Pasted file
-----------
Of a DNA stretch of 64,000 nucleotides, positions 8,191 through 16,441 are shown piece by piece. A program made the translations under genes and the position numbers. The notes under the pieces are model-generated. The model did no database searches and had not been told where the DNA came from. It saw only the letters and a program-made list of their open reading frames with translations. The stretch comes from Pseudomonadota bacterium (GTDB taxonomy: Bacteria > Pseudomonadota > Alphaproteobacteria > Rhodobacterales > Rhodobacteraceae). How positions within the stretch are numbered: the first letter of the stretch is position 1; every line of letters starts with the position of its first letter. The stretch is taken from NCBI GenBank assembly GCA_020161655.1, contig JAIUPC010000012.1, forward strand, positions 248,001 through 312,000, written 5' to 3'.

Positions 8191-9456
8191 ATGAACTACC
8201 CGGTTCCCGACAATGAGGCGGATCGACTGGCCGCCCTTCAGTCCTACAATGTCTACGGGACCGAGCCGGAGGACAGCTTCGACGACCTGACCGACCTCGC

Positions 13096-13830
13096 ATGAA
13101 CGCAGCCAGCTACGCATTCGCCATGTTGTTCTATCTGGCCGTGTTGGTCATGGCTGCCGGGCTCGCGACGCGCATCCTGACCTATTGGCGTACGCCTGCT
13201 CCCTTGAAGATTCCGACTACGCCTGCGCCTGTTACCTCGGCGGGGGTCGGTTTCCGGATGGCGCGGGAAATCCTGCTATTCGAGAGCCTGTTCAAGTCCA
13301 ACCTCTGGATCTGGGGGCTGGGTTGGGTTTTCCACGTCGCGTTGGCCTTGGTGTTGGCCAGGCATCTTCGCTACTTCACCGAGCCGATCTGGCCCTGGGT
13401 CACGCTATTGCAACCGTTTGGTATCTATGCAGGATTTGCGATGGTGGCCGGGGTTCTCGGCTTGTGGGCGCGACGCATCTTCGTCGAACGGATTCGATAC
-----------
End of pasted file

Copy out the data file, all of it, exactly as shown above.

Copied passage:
Of a DNA stretch of 64,000 nucleotides, positions 8,191 through 16,441 are shown piece by piece. A program made the translations under genes and the position numbers. The notes under the pieces are model-generated. The model did no database searches and had not been told where the DNA came from. It saw only the letters and a program-made list of their open reading frames with translations. The stretch comes from Pseudomonadota bacterium (GTDB taxonomy: Bacteria > Pseudomonadota > Alphaproteobacteria > Rhodobacterales > Rhodobacteraceae). How positions within the stretch are numbered: the first letter of the stretch is position 1; every line of letters starts with the position of its first letter. The stretch is taken from NCBI GenBank assembly GCA_020161655.1, contig JAIUPC010000012.1, forward strand, positions 248,001 through 312,000, written 5' to 3'.

Positions 8191-9456
8191 ATGAACTACC
8201 CGGTTCCCGACAATGAGGCGGATCGACTGGCCGCCCTTCAGTCCTACAATGTCTACGGGACCGAGCCGGAGGACAGCTTCGACGACCTGACCGACCTCGC

Positions 13096-13830
13096 ATGAA
13101 CGCAGCCAGCTACGCATTCGCCATGTTGTTCTATCTGGCCGTGTTGGTCATGGCTGCCGGGCTCGCGACGCGCATCCTGACCTATTGGCGTACGCCTGCT
13201 CCCTTGAAGATTCCGACTACGCCTGCGCCTGTTACCTCGGCGGGGGTCGGTTTCCGGATGGCGCGGGAAATCCTGCTATTCGAGAGCCTGTTCAAGTCCA
13301 ACCTCTGGATCTGGGGGCTGGGTTGGGTTTTCCACGTCGCGTTGGCCTTGGTGTTGGCCAGGCATCTTCGCTACTTCACCGAGCCGATCTGGCCCTGGGT
13401 CACGCTATTGCAACCGTTTGGTATCTATGCAGGATTTGCGATGGTGGCCGGGGTTCTCGGCTTGTGGGCGCGACGCATCTTCGTCGAACGGATTCGATAC